Dealers use forged prescriptions to get drugs from health care workers, who are willing to bypass ethics to make a profit. Another method is to fake an injury in the hopes of finding unsuspecting doctors willing to fill multiple prescriptions.
Joe usually took the first route.
''There are a lot of people in the health care field willing to serve as the point man,'' said Burke.
In Burke's 10-year stint with Cincinnati's pharmaceutical diversions squad, they would arrest a health professional every 5.5 days.
''You'd really be surprised. It was usually nurses who would steal them from the hospitals, and in some cases, patients,'' he said.
''That's usually where you get it, through a crooked doctor pretty much,'' Joe said. ''People just know the right guy and everybody'll get it from them pretty much. I mean, everybody knows how much those drugs are worth on the street.''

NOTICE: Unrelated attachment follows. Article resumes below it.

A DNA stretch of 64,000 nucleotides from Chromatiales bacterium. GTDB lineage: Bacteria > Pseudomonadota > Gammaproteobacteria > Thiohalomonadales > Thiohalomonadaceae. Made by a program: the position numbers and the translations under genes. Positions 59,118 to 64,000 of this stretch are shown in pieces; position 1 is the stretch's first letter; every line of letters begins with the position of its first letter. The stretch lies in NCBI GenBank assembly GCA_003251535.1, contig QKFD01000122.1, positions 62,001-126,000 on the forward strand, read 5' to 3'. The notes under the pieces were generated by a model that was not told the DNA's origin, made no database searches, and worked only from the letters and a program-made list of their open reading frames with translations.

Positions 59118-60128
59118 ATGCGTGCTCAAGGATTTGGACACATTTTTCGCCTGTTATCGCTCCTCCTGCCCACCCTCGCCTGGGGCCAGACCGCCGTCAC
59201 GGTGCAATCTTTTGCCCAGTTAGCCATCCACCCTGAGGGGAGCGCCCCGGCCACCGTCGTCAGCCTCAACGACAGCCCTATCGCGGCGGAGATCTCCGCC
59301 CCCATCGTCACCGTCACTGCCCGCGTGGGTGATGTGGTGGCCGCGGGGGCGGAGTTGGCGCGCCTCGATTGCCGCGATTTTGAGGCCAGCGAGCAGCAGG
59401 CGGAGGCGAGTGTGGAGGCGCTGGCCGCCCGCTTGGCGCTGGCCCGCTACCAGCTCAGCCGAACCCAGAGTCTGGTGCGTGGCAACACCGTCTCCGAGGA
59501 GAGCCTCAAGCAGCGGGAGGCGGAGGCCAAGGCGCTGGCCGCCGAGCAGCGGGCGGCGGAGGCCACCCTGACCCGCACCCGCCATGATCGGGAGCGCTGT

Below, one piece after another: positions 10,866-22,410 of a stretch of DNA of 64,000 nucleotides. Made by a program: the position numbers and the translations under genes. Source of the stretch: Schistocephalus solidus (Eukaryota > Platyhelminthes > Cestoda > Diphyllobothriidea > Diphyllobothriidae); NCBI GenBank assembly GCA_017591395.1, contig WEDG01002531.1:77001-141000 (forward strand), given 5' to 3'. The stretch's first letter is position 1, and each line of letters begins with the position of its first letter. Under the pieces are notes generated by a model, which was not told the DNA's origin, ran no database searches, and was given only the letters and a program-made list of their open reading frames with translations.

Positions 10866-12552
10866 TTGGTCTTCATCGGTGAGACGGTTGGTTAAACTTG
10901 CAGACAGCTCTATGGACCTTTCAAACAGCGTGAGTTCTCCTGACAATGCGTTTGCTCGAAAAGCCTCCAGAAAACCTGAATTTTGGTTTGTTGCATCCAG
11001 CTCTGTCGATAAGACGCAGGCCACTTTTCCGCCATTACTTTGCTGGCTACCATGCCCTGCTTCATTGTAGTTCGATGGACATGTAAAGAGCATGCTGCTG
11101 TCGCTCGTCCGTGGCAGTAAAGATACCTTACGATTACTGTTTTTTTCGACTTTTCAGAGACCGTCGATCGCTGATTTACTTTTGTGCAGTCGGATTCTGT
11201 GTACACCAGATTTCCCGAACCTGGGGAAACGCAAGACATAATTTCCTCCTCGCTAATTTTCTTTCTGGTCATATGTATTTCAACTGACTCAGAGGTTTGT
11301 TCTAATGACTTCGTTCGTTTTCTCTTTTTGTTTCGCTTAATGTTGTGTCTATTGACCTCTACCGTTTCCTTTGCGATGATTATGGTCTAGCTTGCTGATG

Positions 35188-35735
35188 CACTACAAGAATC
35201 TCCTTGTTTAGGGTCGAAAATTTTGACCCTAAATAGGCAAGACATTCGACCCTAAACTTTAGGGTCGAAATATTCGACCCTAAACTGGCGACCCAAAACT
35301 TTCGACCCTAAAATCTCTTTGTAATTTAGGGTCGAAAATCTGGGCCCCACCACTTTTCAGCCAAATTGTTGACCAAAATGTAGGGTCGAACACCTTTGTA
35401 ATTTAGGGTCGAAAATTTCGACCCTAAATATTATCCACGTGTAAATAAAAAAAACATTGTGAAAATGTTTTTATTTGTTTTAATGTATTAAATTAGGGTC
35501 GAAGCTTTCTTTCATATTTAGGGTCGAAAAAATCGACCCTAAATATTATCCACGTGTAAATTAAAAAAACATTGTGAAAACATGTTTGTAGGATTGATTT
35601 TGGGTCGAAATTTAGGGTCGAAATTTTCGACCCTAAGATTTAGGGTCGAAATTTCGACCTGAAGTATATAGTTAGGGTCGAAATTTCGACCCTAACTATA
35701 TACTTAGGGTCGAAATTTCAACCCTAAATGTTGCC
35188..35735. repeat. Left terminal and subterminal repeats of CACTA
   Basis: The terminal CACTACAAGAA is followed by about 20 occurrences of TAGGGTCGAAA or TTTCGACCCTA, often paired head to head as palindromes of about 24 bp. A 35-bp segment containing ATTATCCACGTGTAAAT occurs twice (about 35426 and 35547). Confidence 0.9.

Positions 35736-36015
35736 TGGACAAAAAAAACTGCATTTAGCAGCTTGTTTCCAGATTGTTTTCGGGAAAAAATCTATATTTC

As a former user, Joe knows the rush the pills can deliver.
His first experience came long before his dealing days. He had a tooth pulled and was given Percocet to ease the pain; he eventually began snorting them.
Eventually, Joe graduated to OxyContin, the most powerful pain-killer in the oxycodone family. The drug is used to treat cancer patients and one pill is supposed to last 12 hours. Users crush the drug and snort it to get the dosage in one powerful hit.
The Oxy experience can resemble the high of heroin, and can be just as addictive, Joe said.
''I used to do Percocets, but the Oxies man, they blew that away,'' said Joe.
In recent years several police forces have created squads similar to the one in Cincinnati. San Diego, Jacksonville, Charlotte, Louisville, Indianapolis and others all have people working on the prescription drug issue, said Burke.